I just read an interesting report released by CFO Research Services & Search CIO; Study sponsored by Cisco; Released March 2012)
Although the report somewhat states the obvious, it does include some interesting statistics from the 600+ respondents, and is worth the read and digestion if you have the time.
Here is my breakdown…
- Seeks to understand how aligned CIO/CFOs are when it comes to selecting technology that supports their business strategy.
- Covers areas that they agree and work together well, areas they disagree and need work, and some ideas for making progress.
Gist of the study
- Although it is recognized that technology has become a core component of the success of many facets of businesses, the pace of its evolution makes it challenging to use that technology, and to communicate the benefits and impact of it.
- In order to harness today’s technology businesses must move from siloed technology to ‘business technology’.
- In order to do so IT (CIO) and Finance (CFO) must understand and support each other in order to ensure that they align themselves with the business strategy
- Challenges to this include a lack of understanding of each other’s priorities/goals as they relate to the business goals, lack of communication and understanding of the benefits and drivers of technology selection
- Solution to this is having CIO understand CFO and vice versa; having CIO think more strategically; having CFO have a better understanding of the growth potential and long term benefits that new technologies offer
The study does a great job of pointing out the challenges that are faced by both the CIO and CFO. But it is definitely written from the IT perspective. I say this because I see quite a few suggestions that seem to benefit the CIO but not many that benefit the CFO. Lastly, the summary by the sponsor concludes with recommendations for the CIO in working with the CFO – not the other way around.
Here are a few take-aways
When the ROI and business cases are not portrayed clearly, IT risks being seen as a cost center. On the other hand, if finance insists on receiving the ROI, it risks hampering its ability to deliver long term benefits that may be hard to measure initially.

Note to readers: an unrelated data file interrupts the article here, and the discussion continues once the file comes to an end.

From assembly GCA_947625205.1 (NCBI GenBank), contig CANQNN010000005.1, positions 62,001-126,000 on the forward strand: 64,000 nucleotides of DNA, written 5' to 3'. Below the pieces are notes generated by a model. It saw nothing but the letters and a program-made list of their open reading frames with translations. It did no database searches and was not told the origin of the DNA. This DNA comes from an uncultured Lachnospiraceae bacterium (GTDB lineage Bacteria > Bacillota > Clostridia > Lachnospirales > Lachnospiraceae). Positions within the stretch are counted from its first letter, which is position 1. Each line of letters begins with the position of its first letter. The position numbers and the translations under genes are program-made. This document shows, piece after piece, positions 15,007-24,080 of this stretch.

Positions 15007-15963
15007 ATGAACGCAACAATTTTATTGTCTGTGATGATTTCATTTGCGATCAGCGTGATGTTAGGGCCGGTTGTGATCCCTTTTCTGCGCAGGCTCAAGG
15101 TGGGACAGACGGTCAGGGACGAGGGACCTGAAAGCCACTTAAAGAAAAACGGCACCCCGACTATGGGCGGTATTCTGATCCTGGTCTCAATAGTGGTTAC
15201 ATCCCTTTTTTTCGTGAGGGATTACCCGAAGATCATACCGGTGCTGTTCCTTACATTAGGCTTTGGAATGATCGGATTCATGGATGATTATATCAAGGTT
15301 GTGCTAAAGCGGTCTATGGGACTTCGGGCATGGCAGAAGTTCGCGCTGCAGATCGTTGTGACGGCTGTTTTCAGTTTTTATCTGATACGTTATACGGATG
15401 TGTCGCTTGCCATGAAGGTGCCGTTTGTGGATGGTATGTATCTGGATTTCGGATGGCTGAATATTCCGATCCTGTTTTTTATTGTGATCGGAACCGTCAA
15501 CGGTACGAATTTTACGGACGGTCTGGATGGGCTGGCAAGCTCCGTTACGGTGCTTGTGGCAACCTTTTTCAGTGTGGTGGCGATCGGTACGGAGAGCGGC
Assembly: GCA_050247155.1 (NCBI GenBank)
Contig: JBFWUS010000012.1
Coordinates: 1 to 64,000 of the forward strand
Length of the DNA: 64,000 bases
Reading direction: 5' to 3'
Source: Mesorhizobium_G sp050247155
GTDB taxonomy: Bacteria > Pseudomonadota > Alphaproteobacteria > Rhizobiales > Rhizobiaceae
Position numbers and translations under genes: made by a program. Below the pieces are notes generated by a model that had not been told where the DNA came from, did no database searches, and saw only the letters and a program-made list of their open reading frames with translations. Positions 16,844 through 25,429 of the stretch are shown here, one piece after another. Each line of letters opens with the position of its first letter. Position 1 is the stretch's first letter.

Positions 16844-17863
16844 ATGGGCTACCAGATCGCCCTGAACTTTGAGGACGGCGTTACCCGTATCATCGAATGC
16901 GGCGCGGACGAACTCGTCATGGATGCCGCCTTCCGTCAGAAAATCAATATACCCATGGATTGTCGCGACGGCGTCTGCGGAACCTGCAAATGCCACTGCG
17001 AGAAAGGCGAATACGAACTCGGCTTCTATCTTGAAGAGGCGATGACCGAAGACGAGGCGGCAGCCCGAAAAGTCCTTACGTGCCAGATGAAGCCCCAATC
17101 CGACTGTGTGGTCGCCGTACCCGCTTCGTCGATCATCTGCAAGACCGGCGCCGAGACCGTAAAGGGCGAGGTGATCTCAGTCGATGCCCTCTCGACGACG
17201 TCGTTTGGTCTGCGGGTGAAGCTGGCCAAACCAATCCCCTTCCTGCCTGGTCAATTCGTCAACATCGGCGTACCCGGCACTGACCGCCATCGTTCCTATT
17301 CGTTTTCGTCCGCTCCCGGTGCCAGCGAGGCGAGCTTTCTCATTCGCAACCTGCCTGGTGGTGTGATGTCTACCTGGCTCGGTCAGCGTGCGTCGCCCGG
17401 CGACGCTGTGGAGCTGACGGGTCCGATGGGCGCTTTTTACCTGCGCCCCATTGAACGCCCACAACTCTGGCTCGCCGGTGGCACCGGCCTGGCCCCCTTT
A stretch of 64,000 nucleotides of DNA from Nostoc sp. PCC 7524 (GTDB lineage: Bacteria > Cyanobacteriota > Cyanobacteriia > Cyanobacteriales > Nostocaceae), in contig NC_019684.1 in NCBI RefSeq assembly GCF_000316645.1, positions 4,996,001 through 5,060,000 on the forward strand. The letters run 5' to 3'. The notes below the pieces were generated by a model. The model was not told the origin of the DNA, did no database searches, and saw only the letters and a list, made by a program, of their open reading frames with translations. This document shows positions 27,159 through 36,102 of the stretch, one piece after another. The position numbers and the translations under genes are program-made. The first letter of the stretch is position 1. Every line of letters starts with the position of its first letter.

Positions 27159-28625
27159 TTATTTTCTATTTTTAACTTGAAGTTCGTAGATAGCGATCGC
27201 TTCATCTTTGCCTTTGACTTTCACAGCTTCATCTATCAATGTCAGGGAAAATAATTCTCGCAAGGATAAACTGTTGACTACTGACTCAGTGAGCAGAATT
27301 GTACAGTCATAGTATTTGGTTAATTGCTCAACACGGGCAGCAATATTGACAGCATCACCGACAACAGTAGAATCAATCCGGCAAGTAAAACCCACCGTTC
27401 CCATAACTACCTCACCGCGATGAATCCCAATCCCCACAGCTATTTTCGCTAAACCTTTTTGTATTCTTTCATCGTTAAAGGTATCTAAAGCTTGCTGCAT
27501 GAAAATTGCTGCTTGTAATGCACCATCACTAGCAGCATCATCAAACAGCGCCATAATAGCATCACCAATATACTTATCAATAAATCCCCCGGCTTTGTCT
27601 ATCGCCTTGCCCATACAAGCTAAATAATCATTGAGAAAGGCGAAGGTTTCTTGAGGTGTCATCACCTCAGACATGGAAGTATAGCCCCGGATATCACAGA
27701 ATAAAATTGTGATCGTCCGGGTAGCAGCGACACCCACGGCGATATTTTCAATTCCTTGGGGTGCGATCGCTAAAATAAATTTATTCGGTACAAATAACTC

Since technology has assumed such a central role in industry, it has required both the CIO and CFO to change their perspectives – with the CIO adopting a more strategic view on technology’s impact business performance, while the CFO has to recognize the overall affect technology has on areas like the customer experience and growth.
- What CIO/CFOs agree on – Priorities in the following categories when it comes to selecting technology (See Study for details)
- Business Impact
- Ease of Implementation
- Ongoing Cost
- What they disagree on
- Who has the most influence on technology acquisition?
- Who has the power to buy?
- Opportunity for growth
- CIOs could engage CFOs earlier in the process so that they understand the business area that is driving the acquisition
- CFOs could help the process by keeping business units focused on the business need VS. the want
- Challenge in perception
- CFOs feel that the metrics used to assess technology investments are clear and demand not just demonstrable ROI but improved KPIs as well
- CIOs feel that those metrics are not as clear, have issue with CFOs “rigid definition” of ROI, and feel that a good percentage of CFOs have a poor understanding of “how technology supports business strategy and generates value”.
Although differences in view point, do present a challenge for those that are looking towards the goal of “integrated business technology”, an understanding one another’s priorities and the metrics that guide technology investments do make it possible.
You can read the entire report via the following URL